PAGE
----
We spent two days with 'Macca,' as friends have called him. Since Liverpool, touring his relic filled recording studio on the South English Coast.
Paul McCartney: This was at Abbey Road.
Sharyn Alfonsi: Uh-huh.
Paul McCartney: And this is-- like, the fireman rushes in… (McCARTNEY PLAYS CHIMES)
And we were surprised to find Paul McCartney, at 77, seems to feel the same need to prove himself as he did when he was a teenager.
Paul McCartney: I think people worry about things. And it doesn't matter how elevated you get, or your reputation gets, you still worry about things. I mean, I'm sure--
Sharyn Alfonsi: What are you worried about? What else do you have to prove?
Paul McCartney: I've heard people say that about me. Oh, you know, he wants to be liked. But I'm going, doesn't everyone?
Sharyn Alfonsi: Do you worry more now than you used to.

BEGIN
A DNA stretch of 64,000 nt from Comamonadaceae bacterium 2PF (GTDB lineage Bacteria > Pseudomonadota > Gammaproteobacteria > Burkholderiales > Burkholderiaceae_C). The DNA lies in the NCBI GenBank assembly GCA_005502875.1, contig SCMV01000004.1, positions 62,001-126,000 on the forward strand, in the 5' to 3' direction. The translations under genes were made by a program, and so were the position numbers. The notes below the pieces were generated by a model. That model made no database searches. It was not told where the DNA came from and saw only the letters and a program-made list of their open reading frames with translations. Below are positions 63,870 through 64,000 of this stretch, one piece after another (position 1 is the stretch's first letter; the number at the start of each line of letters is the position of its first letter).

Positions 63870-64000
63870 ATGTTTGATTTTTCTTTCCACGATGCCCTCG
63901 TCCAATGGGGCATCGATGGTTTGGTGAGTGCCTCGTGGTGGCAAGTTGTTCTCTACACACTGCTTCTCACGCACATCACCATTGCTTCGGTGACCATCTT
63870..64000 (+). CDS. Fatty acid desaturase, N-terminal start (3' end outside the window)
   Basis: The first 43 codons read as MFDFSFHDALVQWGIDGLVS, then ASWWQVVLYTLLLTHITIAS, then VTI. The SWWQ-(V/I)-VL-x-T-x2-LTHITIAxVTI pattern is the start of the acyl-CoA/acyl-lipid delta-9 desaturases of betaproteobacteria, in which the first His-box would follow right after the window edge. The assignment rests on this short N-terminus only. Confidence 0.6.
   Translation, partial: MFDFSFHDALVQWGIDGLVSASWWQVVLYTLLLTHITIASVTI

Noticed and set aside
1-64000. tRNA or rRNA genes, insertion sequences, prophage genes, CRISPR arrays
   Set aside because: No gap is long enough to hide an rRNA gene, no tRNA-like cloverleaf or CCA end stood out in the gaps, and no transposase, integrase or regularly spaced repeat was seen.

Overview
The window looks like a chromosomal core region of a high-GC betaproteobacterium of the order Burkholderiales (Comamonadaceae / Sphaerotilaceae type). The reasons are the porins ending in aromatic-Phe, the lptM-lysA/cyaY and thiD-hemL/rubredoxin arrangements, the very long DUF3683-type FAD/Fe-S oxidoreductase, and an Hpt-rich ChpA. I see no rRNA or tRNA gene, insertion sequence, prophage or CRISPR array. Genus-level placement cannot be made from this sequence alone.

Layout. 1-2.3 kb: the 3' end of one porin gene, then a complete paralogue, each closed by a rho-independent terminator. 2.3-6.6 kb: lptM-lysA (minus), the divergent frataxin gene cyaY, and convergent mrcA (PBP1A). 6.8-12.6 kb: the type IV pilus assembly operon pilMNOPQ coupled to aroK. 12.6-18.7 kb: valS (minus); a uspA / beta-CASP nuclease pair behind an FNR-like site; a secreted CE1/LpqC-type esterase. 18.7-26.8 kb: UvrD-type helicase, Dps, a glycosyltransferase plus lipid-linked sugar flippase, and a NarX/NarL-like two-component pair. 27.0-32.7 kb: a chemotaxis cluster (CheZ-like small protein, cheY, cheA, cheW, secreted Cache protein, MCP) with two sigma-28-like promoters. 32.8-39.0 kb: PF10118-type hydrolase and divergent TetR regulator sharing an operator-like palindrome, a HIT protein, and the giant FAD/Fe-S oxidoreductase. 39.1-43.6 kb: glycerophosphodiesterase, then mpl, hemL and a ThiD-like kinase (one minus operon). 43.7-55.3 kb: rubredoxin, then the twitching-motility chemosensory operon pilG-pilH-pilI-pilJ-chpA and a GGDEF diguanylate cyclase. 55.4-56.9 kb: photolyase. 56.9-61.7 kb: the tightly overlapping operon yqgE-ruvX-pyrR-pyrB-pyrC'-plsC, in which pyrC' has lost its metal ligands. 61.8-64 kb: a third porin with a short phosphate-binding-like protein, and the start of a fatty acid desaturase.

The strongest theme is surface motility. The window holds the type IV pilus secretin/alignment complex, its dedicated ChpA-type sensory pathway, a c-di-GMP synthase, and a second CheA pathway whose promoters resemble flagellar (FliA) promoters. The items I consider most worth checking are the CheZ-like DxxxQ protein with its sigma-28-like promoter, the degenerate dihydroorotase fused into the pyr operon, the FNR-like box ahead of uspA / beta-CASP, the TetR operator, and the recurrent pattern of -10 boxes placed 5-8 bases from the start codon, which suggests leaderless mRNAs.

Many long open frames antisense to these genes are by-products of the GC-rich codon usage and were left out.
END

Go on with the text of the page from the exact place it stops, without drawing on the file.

Paul McCartney: No, it's just who I am maybe, you know for instance, when we'd done, we were now famous with the Beatles and we had done "Revolver," one of the early Beatle records. And-- I got the horrors one day. I thought it was outta tune. I thought the whole album was outta tune. I listened to it and for some reason just, like, oh my god. And I went to the guys, I said, "It's outta tune. It's outta-- I don't know what we're gonna do." You know? And they said-- and they got a bit worried and listened to it. They said, "No, it isn't." I go, "Oh, okay.
After the Beatles broke up, I kinda got accused of being the one that broke 'em up and that we always had terrible relationships. So this always reminds me of how happy we were together.
We were with McCartney as he prepared to tour, warming up with some surprise shows, including this one, at Liverpool's Cavern Club.
The Beatles played this club almost 300 times. And while McCartney's fans know every word to "Hey Jude," "Yesterday" and "Band on the Run," we were surprised who didn't.
Paul McCartney: When I'm doing shows I listen to a lotta music, Beatles music, Wings music, to see what ones we're gonna do. And to learn them.